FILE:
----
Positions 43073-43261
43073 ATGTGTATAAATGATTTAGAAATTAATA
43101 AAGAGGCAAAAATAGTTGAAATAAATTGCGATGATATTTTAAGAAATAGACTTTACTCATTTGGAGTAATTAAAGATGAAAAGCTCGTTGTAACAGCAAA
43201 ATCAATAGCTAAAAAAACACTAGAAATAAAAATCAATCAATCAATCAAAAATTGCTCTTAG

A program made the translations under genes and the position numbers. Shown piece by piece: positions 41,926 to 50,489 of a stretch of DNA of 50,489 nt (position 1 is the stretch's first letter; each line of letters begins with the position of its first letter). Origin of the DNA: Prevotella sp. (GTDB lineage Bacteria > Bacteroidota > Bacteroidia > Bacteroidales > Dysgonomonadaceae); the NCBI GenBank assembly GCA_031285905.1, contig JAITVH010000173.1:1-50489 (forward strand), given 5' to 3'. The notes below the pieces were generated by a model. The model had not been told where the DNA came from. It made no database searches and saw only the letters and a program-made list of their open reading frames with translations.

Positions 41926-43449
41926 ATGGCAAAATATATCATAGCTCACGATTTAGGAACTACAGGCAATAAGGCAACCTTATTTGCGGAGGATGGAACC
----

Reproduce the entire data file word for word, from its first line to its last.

Positions 43073-43261
43073 ATGTGTATAAATGATTTAGAAATTAATA
43101 AAGAGGCAAAAATAGTTGAAATAAATTGCGATGATATTTTAAGAAATAGACTTTACTCATTTGGAGTAATTAAAGATGAAAAGCTCGTTGTAACAGCAAA
43201 ATCAATAGCTAAAAAAACACTAGAAATAAAAATCAATCAATCAATCAAAAATTGCTCTTAG

A program made the translations under genes and the position numbers. Shown piece by piece: positions 41,926 to 50,489 of a stretch of DNA of 50,489 nt (position 1 is the stretch's first letter; each line of letters begins with the position of its first letter). Origin of the DNA: Prevotella sp. (GTDB lineage Bacteria > Bacteroidota > Bacteroidia > Bacteroidales > Dysgonomonadaceae); the NCBI GenBank assembly GCA_031285905.1, contig JAITVH010000173.1:1-50489 (forward strand), given 5' to 3'. The notes below the pieces were generated by a model. The model had not been told where the DNA came from. It made no database searches and saw only the letters and a program-made list of their open reading frames with translations.

Positions 41926-43449
41926 ATGGCAAAATATATCATAGCTCACGATTTAGGAACTACAGGCAATAAGGCAACCTTATTTGCGGAGGATGGAACC